As expected, not all customer reviews were positive. Although the step tracker “seems pretty accurate” according to multiple users, some do complain of inaccuracies especially with the floors climbed tracker. One critical review stated:

The reliability of the count is not great but is acceptable when it comes to counting steps. When it comes to counting the floors climbed…found it ridiculously inaccurate. For example, a few times it indicated that I had climbed 10 or 15 floors when I had not left (my single floored) apartment.

Some users also found the sleep tracker to be inaccurate. One user commented, “When it came to tracking my sleep, it suggested that I had minutes of sleep after I slept throughout the night.” Other users also critiqued the possible inaccuracies of the sleep tracker due to the wrist Velcro band falling off while they were sleeping. Some critical reviews also pointed out that the Fitbit One did not contain a heart rate monitor and was not waterproof, but newer models have added these features and more.

Principal Results

Our study suggests that wearable technology devices could be helpful tools to provide functional and social stimulation to individuals of all ages and support healthy lifestyles. Four major themes were discovered, including sleep hygiene, motivation, accountability, and discretion. This research looked at current real-world use of wearable technology devices as it examined “top rated, verified purchase” reviews of the Fitbit One. Compared with research tools like Actigraph, these devices are considered less accurate for some measurements [5,6]. However, they are generally less invasive, cheaper, more user-friendly, and more fashionable, as well as offering more functionality. The relative accessibility and affordability of wearable technology devices provides an opportunity to expand nationally and even worldwide. Multiple users commented on how Fitbit was a “lifesaver”, from alerting a mother to bring her son to a physician to individuals who are obese who finally found a way to persevere with their weight loss journey. Currently, studies are being done with wearable devices and different disease states like sleep and arrhythmia. Although these studies show that the devices still have insufficient accuracy for clinical settings, solving technical issues and continuing to optimize clinically oriented features could make them available for use in clinical practice in a nondistant future [7-10]. Although Fitbit may not currently replace diagnostic tools like polysomnography for obstructive sleep apnea or Holter monitoring for atrial fibrillation, wearable devices may provide a cost-effective opportunity to alert individuals to see a physician earlier and prevent life-threatening complications.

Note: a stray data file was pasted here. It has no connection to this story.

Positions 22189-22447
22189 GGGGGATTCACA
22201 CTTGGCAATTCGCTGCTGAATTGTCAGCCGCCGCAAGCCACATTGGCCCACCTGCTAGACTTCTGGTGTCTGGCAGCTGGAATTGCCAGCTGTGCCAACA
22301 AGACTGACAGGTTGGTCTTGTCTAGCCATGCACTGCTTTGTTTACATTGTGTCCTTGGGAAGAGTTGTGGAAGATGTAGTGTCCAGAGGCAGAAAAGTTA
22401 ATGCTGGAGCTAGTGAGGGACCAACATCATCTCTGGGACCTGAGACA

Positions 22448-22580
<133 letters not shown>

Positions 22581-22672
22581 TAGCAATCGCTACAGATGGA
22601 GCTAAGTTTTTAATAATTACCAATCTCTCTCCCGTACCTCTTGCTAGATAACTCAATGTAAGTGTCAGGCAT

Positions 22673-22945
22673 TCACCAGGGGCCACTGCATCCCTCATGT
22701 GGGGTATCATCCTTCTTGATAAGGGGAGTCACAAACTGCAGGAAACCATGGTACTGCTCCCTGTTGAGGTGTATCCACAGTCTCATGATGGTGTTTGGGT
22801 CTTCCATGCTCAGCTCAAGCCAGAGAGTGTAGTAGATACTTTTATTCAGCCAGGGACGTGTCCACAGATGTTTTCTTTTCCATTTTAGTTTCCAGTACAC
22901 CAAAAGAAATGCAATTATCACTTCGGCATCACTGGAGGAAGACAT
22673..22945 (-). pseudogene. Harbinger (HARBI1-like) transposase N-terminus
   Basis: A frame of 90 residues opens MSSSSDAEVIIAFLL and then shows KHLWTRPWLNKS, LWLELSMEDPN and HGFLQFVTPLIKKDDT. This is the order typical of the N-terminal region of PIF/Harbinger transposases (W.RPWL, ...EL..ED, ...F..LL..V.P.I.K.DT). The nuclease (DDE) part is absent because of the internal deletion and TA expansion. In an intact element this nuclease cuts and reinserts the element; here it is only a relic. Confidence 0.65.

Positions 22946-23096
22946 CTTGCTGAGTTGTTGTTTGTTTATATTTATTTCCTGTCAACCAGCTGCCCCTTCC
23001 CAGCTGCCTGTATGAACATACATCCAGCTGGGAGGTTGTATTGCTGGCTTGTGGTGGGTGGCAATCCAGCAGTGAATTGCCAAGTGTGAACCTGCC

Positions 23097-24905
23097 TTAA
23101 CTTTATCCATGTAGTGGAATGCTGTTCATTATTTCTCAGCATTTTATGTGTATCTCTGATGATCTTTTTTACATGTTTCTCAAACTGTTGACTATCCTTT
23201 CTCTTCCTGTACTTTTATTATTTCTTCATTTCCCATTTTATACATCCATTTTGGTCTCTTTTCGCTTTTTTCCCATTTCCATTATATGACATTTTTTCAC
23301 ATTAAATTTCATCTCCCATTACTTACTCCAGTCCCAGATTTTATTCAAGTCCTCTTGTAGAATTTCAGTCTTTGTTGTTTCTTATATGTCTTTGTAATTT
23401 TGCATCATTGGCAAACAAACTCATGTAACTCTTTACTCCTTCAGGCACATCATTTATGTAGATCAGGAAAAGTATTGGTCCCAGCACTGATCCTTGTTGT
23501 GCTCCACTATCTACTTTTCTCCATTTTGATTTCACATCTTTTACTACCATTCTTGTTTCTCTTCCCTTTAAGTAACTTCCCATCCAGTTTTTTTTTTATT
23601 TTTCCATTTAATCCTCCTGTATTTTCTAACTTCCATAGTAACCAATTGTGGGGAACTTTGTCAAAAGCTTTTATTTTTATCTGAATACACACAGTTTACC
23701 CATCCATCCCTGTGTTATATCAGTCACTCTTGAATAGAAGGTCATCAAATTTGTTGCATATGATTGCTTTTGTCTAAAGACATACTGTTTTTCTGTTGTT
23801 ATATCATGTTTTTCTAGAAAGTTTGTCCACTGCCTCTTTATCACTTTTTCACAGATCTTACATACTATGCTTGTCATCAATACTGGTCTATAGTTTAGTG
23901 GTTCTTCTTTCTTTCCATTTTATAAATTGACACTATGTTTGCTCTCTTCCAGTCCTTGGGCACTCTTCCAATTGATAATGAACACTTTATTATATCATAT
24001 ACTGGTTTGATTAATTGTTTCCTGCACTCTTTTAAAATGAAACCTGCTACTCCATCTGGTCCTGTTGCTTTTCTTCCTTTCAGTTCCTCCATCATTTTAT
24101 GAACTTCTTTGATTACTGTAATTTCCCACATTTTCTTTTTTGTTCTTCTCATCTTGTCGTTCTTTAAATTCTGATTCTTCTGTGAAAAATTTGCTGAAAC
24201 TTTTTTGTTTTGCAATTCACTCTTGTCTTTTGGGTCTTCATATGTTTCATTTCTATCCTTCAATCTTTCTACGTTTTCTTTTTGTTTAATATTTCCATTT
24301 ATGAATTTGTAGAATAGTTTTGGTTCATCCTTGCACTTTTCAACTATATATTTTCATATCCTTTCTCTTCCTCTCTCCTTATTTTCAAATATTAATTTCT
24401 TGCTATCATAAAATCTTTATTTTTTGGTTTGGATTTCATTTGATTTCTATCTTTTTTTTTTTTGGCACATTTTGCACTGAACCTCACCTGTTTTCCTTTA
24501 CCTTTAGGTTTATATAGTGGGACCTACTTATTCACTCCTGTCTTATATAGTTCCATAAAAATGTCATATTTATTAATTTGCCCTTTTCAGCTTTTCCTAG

There were some limitations to this study. First, this was a retrospective review of comments that were only posted on The purpose of these reviews was to provide opinions to other shoppers interested in purchasing the Fitbit One. There is a potential bias when only using posted reviews from selected customers since many more devices were sold than there were reviews. The strength of the study was that the comments were obtained from real-world users, but further research is needed on the actual use of wearable devices and potential applications in medical surveillance, noninvasive medical care, and mobile health and wellness monitoring [11-14]. Second, these reviews were limited to one specific company and technology, but studies have shown no significant difference in tracking when compared to other wearable devices like the Apple Watch, Jawbone, and Mi Band [15]. Third, we were unable to obtain specific demographic information on the users, so further research would be helpful in determining the different benefits within various age groups with the use of wearable technology devices. Fourth, there are benefits and risks to using wearable devices and further research should be done to identify these risks [16]. Nonetheless, valuable information can be obtained from this exploratory analysis to help guide in future research.